Written on: Updated on:
The following is a mini HOWTO on setting up a base Debian Etch system.
This page first appeared on the original Debian Wiki which was created over a decade ago.
- Originally Published: 5 February 2007
NB: I found all the old images and they have been replaced below. There is no further issues with this howto.
In the Howto History page it is important to note that this particular Howto has been migrated from a legacy online backup. The original Howto used a total of 30 screenshots to demonstrate, visually, how to go about installing a Debian Etch base system. Sadly, I have no access to any of the original screenshots and I fear this page may now be defunct. That said, I’ve marked where the images used to be with
![Etch1.gif](/assets/images/linux.justinhartman.com//Etch1.gif "Etch1") and left the original text instructions in tact. The text instructions remain valid however the screenshot that supported it no longer renders. If I ever am able to find these screenshots I will update this page accordingly.
I used this installation procedure when setting up my Etch server and this installation serves as the foundation for all other Debian Etch Server HOWTOs contained in this wiki. There are other HOWTOs in the wiki that detail setting up various other components for the server however this one only covers the Debian base installation.
As a starting point you’ll need to download and get the latest Debian Etch version from the Debian website. Bandwidth in South Africa is very expensive so I decided to download the Network Install version as the total download size is only around 150MB.
The Network Install version provides only a small portion of Debian required to start the installation process and then you can install whatever else you want from within the installation program via the Internet. The network install is perfect for setting up a Debian Server as you want a light-weight system without any unnecessary stuff.
This is the particular version of Etch that I downloaded. You will also need a dedicated Internet connection as certain items will be downloaded from the Internet during install time.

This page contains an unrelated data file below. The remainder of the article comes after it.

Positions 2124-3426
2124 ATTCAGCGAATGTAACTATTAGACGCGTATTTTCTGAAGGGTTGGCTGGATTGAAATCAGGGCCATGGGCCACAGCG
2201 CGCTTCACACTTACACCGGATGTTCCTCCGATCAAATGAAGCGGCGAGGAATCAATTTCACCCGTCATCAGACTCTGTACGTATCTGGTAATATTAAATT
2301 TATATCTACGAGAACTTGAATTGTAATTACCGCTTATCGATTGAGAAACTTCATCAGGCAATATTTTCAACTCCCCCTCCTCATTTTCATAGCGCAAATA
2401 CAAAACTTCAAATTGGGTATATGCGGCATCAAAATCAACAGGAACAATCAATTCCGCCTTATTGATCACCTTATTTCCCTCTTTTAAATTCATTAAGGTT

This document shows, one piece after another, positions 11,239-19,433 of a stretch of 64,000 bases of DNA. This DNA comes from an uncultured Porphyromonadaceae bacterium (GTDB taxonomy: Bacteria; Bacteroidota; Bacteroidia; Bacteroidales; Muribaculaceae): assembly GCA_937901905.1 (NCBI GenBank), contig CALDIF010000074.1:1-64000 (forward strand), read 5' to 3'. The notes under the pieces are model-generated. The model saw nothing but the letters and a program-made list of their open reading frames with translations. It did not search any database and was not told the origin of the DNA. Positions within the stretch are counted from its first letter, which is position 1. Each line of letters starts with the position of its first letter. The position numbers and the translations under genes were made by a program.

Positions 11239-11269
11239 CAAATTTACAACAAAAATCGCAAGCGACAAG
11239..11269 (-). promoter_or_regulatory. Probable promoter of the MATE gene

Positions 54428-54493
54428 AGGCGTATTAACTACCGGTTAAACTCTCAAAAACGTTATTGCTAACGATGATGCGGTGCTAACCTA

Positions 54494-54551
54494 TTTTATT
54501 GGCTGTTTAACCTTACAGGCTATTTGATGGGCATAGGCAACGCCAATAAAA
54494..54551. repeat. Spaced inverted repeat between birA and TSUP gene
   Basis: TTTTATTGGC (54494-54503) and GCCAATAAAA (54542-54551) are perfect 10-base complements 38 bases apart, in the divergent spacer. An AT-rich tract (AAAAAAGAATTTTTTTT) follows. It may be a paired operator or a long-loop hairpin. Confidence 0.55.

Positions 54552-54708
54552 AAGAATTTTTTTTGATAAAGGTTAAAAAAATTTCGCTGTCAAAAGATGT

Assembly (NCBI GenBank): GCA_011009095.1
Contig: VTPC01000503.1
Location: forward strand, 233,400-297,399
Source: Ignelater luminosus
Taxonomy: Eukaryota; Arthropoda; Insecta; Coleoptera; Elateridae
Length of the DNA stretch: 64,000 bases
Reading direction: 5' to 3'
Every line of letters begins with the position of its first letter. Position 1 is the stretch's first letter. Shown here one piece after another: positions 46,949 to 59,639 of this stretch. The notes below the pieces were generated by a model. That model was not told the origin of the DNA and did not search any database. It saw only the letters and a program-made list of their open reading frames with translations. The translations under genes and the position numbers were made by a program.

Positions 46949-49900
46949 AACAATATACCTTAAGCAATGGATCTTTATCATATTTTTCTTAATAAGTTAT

Installing the base system
Insert your Etch Network Install CD into your system and boot from it. The installation starts, and first you have to choose your language:
Select your country:
Choose a keyboard layout:
The hardware detection starts:
Enter the hostname of your system. In this example, the system will be called server1.example.com, so enter server1:
Enter your domain name. In this example, this is example.com:
Now you have to partition your hard disk. I will create one big partition (with the mount point /) and a little swap partition:
Now the base system is being installed:
Install the GRUB boot loader to the master boot record:
Afterwards remove the Etch CD from your system and reboot it:
Configure your time zone:
Enter a password for root:
Create a second user admin:
Choose your installation method. It’s best to select http here:
Select a mirror for your installation. Depending on where your server is hosted chose a location that is closest to the server:
Enter a proxy for the installation (if necessary). Normally you can leave this field empty.
Under Debian software selection only choose Mail server. In the other wiki HOWTOs I go into detail on installing all the other services manually after this base installation.
The network installation starts:
Continue installing libc-client without Maildir support. If you want to use Maildir you can install Courier-POP3/Courier-IMAP later on in this wiki HOWTO.
Do not configure Exim at this stage unless you actually plan to use Exim as a Mail server. Instead there is a wiki HOWTO on setting up Postfix as the preferred Mail server which is why I left Exim un-configured here. I recommend Postfix as it’s easy to use and set-up.
Congratulations! Your base system is now finished installing:
The Perfect Setup - Debian Sarge (3.1) by Falko Timme